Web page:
MAS: Annual report 2006 / 2007
CONTENTS
HOME
 
ENTERPRISE: Our Role
BUILDING ON A ROBUST MACROECONOMIC ENVIRONMENT
DEVELOPMENTS IN THE SINGAPORE SECURITIES MARKET
FOSTERING A SOUND & REPUTABLE FINANCIAL CENTRE
RISK MANAGEMENT & INFRASTRUCTURE
GROWING SINGAPORE AS AN INTERNATIONALLY COMPETITIVE FINANCIAL CENTRE
CURRENCY
ORGANISATIONAL INITIATIVES
FOSTERING A SOUND & REPUTABLE FINANCIAL CENTRE 25
Changes to Capital Requirements for Singapore-incorporated Banks 25
Enhancing MAS’ Role in Bank Resolution 25
Changes to Rules on Unsecured Credit 25
Shift Towards Large Exposures Regime 26
Introduction of Asset Maintenance for Foreign Banks 26
Box 3 - An Update On Basel II Implementation In Singapore 26
Legislative Amendments to Securities and Futures Act and Financial Advisers Act 27
Box 4 - Monograph On Supervisory Framework For Financial Institutions 27
Trust Companies 28
Self-assessment Initiative 28
Anti-Money Laundering & Countering the Financing of Terrorism 28
Building Confidence in E-payments and Internet Banking Systems 28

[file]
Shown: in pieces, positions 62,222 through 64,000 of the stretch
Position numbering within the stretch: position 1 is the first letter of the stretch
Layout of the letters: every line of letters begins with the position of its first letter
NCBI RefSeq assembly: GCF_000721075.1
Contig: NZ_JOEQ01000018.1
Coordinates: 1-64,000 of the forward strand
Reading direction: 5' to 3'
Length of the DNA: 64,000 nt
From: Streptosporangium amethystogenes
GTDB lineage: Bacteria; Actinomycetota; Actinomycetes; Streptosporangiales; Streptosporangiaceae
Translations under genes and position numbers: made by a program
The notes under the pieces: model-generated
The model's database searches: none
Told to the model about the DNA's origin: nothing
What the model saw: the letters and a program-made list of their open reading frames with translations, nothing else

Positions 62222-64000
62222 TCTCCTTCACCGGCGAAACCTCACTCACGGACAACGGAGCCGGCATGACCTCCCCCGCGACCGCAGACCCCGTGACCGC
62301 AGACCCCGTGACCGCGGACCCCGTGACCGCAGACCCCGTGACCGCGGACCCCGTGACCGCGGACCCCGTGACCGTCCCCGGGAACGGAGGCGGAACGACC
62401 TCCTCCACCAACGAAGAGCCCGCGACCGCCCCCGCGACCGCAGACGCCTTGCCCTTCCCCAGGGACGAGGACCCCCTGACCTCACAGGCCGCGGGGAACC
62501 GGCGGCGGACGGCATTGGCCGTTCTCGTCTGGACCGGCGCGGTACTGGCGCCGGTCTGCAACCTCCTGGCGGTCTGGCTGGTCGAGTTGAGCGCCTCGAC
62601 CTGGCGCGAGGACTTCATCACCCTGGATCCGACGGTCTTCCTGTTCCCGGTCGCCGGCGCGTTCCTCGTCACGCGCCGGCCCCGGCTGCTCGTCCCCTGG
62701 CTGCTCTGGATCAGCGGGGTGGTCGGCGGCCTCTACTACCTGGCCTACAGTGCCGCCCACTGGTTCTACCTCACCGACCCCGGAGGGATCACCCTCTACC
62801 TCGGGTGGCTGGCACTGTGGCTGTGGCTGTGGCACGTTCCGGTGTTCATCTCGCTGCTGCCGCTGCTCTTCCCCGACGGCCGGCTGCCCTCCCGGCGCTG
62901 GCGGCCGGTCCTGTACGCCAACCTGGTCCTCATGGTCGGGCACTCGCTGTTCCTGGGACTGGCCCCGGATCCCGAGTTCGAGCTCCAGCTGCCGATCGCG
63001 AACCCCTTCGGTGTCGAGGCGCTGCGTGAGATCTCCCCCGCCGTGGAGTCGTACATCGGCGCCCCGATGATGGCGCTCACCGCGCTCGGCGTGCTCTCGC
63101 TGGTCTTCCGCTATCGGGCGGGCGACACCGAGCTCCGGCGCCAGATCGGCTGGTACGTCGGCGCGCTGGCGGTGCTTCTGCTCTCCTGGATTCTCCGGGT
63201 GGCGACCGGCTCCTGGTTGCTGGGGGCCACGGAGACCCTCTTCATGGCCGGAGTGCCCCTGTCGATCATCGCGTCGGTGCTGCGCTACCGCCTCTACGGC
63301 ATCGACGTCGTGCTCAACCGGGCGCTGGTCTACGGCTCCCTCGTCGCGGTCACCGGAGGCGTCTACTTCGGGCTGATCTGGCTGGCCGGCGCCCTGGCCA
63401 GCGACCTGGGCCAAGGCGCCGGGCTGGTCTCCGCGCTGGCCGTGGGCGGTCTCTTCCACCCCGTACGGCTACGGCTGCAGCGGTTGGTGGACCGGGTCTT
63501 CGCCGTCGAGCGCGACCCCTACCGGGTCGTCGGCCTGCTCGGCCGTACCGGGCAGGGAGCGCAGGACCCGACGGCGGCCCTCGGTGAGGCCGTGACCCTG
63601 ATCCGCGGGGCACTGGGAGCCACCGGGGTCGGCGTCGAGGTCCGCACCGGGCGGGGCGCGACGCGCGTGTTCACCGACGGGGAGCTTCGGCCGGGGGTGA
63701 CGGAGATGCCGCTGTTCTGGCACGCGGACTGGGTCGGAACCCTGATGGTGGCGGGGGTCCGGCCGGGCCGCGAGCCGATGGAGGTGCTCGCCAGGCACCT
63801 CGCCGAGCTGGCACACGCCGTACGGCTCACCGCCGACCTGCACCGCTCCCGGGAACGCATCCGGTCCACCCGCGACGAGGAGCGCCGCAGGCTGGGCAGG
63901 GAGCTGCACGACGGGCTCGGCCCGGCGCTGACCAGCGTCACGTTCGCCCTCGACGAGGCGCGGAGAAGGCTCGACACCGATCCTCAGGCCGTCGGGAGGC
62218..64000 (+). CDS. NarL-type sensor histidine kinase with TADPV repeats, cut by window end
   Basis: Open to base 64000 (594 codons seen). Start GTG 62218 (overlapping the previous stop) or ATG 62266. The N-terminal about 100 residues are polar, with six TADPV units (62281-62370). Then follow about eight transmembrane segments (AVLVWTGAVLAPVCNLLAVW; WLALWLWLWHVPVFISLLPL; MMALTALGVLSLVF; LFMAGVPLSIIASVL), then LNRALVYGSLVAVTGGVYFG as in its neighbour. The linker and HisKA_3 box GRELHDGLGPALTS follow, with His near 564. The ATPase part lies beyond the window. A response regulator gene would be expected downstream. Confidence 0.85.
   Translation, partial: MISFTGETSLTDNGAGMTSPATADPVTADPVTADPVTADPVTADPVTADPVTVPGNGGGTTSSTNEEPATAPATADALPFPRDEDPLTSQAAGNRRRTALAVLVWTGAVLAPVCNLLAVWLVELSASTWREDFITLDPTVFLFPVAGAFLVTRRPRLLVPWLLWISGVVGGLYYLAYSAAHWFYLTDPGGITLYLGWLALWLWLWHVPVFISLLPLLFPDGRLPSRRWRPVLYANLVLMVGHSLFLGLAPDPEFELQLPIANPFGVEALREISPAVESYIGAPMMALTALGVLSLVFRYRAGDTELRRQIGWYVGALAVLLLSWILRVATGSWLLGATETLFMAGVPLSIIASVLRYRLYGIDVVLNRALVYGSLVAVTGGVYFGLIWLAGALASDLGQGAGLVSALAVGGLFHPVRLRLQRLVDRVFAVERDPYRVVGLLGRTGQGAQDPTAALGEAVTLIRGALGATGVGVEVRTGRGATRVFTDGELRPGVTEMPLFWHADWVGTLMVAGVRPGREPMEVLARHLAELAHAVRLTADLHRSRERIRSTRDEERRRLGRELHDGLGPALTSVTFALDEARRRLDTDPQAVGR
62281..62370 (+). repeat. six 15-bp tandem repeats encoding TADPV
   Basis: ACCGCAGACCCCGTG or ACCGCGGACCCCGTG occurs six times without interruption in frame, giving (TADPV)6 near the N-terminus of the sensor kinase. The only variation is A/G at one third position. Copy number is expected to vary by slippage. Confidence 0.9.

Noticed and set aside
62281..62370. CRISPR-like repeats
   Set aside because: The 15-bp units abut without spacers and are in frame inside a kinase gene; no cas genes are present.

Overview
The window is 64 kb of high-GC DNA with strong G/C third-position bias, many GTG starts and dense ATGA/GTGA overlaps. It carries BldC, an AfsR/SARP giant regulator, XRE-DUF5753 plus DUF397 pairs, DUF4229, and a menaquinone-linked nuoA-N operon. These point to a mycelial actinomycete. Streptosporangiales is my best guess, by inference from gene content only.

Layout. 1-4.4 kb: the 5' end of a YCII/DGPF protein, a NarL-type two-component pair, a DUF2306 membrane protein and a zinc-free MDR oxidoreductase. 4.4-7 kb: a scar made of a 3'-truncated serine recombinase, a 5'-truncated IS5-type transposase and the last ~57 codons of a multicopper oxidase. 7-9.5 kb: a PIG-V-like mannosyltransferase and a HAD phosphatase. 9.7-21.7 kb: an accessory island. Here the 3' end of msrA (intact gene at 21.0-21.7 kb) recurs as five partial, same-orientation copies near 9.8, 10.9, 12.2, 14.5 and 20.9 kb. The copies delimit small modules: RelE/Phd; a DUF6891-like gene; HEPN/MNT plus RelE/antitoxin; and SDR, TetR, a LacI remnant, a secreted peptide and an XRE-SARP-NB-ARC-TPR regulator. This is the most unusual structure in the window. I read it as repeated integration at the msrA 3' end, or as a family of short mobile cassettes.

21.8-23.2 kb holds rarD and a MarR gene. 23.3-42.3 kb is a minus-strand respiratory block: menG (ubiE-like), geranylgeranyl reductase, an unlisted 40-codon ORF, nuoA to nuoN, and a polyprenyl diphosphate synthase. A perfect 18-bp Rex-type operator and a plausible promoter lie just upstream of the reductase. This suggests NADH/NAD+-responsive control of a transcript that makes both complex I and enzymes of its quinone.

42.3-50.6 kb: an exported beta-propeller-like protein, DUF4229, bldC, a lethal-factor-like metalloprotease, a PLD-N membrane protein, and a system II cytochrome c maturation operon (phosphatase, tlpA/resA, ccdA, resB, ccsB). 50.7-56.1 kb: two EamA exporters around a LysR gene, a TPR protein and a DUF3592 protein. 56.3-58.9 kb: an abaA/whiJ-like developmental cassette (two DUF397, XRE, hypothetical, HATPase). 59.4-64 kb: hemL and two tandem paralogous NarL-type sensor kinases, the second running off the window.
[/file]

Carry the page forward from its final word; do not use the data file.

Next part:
Insurance Securitisation 29
Nomination of Beneficiaries to Insurance Policies 29
Policy Owners’ Protection Fund 29
Box 5 - Supervision of New Initiatives in the  
  Singapore Capital Markets - Jade and AsiaClear 30
Mortgage Insurance 30
Thematic Approach to Market Conduct Supervision 30
Box 6 - Market Manipulation 31
Mystery Shopping on Practices in the Financial Advisory Industry 31
Review on Switching of Investment Products 31
Enhancing Market Discipline 31
Corporate Governance of Listed Companies 32
Amendment to Code on Collective Investment Schemes 32
Implementation of Payment Systems (Overs ight) Act 2006 32
 
Box 6

MARKET MANIPULATION
Structured warrants are a popular financial product with market participants. Trading volume on the SGX rose to around 52 billion units in SGX's FY2006, a jump of 169% from FY2005. The buoyant market in structured warrants has attracted those who seek financial gain through illegal means.

In November 2006, MAS took civil penalty enforcement action against three trading representatives of a stock brokerage firm for rigging the share price of a company listed in Singapore. The three individuals first took a short position in the structured warrants of the company. They then deliberately depressed the company's share price, which resulted in a fall in the warrant price, allowing them to cover their short positions at a profit.

The three individuals paid S$210,000 in civil penalties to MAS, and had their representative licences suspended for one year. This case is a clear indicator of MAS’ vigilance against market abuse of the newer financial products.